Though in a school as large as UC Berkeley, office hours are often presented as an invaluable student resource, it took me awhile to actually follow through on the promises I made myself to actually take advantage of them.
This is BERKELEY, I thought to myself as a freshman. These professors are brilliant. Why would they want to talk to me, a measly undergraduate? And besides, Berkeley students are supposed to be some of the best and the brightest in the nation. I should be able to do my work without help.
I was wrong about a lot of things as a freshman. That was one of them.
Taking classes at a level much higher than anything I had even come close to experiencing in high school, I soon realized that there was no shame whatsoever in asking for help. In fact, it was encouraged.
The general understanding in most of my classes seemed to be that professors’ office hours existed to further address concepts discussed in lecture, while for specific questions about papers and assignments, graduate student instructor office hours were the way to go.
I set about becoming queen of GSI office hours.
The truth was that the idea of any sort of one on one dialogue with a professor made me disproportionately nervous, but the majority of my questions really did have to do with the mechanics of the papers I was writing. So I went about my business, giving little thought to the fact that I was not utilizing professorial office hours at all.
But everything changed this semester, when I took a class called English 45C and absolutely fell in love. English 45C is a survey course of realism, modernism, and postmodernism. It’s one of the prerequisites for the English major. But for me, it was so much more than that: I devoured the readings and looked forward to lectures days in advance. Almost every time I walked out of class, I did so feeling amazed and enlightened by both literature and scholarly analysis. With the help of my graduate student instructor, I received a hard-fought A- on a my first paper. This, I realized, was my favorite class ever. I was doing well in it. I had further questions. If I was ever going to get over myself and utilize professors’ office hours, this was the time.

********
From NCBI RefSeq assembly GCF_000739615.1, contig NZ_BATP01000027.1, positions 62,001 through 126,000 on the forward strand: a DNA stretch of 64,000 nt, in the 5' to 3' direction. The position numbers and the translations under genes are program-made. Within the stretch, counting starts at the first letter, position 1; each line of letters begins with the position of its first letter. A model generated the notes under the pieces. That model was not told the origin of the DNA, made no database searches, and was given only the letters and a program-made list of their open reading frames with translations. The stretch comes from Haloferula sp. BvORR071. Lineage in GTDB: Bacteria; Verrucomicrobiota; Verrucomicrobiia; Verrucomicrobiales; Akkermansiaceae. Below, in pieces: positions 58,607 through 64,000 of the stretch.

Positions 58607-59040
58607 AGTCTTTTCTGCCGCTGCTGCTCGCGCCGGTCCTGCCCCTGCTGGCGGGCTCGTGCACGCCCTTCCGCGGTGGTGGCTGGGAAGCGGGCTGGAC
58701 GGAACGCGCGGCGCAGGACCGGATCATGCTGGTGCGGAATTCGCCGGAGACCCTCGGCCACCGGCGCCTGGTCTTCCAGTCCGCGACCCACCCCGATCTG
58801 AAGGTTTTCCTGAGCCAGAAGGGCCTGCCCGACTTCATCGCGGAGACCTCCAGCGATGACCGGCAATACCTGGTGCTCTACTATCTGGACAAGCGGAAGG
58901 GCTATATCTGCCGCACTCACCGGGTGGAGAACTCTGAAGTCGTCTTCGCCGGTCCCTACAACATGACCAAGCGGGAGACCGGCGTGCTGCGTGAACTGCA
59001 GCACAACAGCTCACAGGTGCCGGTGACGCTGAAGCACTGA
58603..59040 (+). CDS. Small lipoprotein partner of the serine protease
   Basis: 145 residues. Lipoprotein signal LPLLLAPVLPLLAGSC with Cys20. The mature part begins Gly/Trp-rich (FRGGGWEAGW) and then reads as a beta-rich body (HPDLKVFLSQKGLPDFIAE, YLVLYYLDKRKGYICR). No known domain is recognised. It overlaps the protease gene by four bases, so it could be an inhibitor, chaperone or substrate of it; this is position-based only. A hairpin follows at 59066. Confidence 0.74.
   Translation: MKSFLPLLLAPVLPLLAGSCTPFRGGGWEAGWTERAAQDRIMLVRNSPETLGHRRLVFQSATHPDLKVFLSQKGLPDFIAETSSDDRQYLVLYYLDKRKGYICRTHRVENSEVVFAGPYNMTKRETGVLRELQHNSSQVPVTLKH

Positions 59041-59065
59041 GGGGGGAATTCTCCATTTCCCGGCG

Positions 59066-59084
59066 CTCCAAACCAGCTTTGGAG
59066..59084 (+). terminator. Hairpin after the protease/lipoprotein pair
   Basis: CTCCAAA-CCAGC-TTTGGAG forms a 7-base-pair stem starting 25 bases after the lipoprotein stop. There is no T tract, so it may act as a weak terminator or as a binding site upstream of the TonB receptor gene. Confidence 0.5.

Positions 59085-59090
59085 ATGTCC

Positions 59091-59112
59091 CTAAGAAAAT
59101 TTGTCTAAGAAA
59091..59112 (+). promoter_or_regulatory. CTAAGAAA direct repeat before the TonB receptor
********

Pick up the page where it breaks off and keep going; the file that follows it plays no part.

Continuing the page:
So one morning I arrived at Wheeler Hall with my heart hammering so loudly I worried everyone could hear it. What if I sounded stupid?
I’m not proud of this, but after climbing four flights of stairs up to Professor Lee’s office, I lost my nerve and walked all the way back down to the lobby of the building to catch my breath. After about five minutes, I walked back up and, bracing myself, walked through the office door.
“Hi!” Professor Lee welcomed me warmly. “You’re in my 45C class, aren’t you?”
The conversation that followed was easygoing and interesting. It covered everything from the books and concepts we’d gone over in lecture, to the line between creativity and appropriation in regards to a novel I had read in another one of my classes, to my plans to study abroad in Chile next spring, and even the recommendation of a Chilean author he suggested I read before I left.
“It was nice meeting you,” Professor Lee said to me said to me as I exited his office en route to the bookstore to purchase his recommendation. “I’ll see you in lecture.”
Smiling, as I returned his sentiments, I rolled my eyes at myself, wondering what I had ever been so scared of.